At steady state P-selectin is stored in secretory organelles within platelets and endothelial cells from where it transiently appears at the plasma membrane after secretagogue action (Stenberg et al., 1985 ; Hattori et al., 1989 ), whereas SNX17 is on endosomes. We have therefore determined the physiological significance of an interaction between P-selectin and SNX17. We find that overexpression of SNX17 can cause an acceleration of the internalization of P-selectin plus a diminution in degradation of HRP-P-selectin chimeras. We find P-selectin accumulating within an SNX17-positive endosomal compartment through which P-selectin travels after internalization from the plasma membrane.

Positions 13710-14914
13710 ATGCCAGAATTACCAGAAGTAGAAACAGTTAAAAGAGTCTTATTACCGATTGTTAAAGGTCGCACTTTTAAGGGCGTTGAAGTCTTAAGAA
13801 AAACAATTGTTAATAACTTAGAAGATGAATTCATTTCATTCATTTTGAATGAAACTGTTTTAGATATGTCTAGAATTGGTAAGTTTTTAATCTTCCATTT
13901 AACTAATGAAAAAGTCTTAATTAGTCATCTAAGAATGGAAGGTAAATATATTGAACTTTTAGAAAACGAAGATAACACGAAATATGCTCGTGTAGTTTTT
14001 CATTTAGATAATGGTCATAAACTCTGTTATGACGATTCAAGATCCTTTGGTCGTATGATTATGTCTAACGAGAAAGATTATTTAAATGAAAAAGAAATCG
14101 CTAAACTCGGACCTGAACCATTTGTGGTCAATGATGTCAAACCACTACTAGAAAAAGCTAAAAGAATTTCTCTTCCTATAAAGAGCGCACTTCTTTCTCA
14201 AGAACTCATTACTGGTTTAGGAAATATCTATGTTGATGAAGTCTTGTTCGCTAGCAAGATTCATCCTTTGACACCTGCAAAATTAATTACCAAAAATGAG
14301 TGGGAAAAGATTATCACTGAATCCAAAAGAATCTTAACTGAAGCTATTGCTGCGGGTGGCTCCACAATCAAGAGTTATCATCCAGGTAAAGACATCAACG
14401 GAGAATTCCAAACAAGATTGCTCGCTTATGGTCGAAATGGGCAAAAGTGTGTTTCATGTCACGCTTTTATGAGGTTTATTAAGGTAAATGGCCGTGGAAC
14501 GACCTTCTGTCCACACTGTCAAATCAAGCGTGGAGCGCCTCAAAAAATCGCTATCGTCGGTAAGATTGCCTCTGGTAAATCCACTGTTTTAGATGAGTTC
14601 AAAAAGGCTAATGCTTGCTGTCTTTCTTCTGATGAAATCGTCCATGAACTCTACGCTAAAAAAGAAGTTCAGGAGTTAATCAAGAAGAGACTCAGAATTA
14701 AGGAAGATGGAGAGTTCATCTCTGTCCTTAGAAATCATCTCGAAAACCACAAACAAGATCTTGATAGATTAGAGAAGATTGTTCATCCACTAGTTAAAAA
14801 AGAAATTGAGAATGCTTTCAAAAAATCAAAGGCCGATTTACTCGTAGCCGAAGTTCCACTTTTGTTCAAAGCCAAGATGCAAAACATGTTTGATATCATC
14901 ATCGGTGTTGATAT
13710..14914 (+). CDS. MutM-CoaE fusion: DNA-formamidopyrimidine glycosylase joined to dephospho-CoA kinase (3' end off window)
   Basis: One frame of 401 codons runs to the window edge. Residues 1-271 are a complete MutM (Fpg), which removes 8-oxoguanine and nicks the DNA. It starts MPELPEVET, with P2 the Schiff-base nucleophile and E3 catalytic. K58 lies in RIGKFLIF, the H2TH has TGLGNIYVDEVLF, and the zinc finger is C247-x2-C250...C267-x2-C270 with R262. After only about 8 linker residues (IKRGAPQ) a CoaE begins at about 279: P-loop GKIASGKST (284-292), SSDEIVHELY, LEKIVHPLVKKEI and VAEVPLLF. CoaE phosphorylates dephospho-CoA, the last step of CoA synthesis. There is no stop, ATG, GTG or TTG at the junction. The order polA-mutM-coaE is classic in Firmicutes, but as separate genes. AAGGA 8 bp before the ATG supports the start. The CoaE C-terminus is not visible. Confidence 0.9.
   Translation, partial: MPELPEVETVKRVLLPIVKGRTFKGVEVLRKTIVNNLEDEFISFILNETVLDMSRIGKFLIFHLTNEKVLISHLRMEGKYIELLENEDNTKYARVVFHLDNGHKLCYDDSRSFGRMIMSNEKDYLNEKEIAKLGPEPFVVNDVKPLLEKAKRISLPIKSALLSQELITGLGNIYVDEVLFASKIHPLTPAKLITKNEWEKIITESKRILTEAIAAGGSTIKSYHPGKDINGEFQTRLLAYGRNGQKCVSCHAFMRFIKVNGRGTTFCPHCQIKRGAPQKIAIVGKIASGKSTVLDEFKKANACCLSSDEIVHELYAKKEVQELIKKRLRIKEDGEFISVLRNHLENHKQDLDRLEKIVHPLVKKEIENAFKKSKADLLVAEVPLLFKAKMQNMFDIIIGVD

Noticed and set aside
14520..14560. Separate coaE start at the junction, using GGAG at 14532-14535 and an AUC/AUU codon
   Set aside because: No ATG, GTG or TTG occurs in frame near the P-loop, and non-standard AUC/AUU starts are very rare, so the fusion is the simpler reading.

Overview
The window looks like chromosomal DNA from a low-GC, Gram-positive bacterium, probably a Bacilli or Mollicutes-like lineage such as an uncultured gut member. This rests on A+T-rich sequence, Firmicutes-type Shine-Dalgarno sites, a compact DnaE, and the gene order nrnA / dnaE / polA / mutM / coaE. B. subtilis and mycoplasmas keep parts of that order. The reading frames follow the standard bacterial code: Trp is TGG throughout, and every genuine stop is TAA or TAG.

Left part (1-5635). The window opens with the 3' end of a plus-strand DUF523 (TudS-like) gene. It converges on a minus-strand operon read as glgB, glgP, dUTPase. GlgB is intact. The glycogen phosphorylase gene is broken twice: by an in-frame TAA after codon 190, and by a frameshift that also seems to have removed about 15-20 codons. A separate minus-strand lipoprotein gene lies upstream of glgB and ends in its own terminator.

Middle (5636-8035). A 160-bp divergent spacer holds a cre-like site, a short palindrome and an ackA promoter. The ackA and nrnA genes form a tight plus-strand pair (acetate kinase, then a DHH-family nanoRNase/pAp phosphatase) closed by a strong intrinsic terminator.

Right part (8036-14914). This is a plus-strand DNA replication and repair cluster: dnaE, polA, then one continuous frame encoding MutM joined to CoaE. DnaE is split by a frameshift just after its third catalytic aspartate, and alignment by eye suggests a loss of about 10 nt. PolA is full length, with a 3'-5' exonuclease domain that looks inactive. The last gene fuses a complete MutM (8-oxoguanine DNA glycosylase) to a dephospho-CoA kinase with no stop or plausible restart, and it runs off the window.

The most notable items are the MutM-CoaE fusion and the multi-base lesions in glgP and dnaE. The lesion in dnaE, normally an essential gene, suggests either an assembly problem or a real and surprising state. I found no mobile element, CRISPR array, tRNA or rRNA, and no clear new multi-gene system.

Mouse monoclonal antibodies used were from AMS Biotechnology (Oxon, UK) or (PE-labeled) from DAKO diagnostica (Hamburg, Germany). Mouse mAb against CD63 (clone IB5) was a kind gift of Prof Mark Marsh (MRC: LMCB, UCL, London, UK). Rabbit polyclonal antibody against LAMP1 was a kind gift of Prof. Colin Hopkins (Imperial College, London, UK). Mouse mAb against transferrin receptor (H68.4) was obtained from Zymed Laboratories (San Francisco, CA). EEA1 antibody was purchased from Transduction Laboratories (Lexington, KY) and the monoclonal anti-His from Roche (Basel, Switzerland). Monoclonal antilyso-bisphosphatidic acid (LBPA) antibody was a kind gift by Jean Gruenberg (Geneva, Switzerland). Mouse mAb against TGN46 was a kind gift of Vas Ponnambalam (Leeds, UK). Rabbit polyclonal antibody against M6PR was a kind gift of Bernard Hoflack (Technical University of Dresden, Germany). Secondary antibodies conjugated with Texas Red were from Jackson ImmunoResearch Laboratories (West Grove, PA).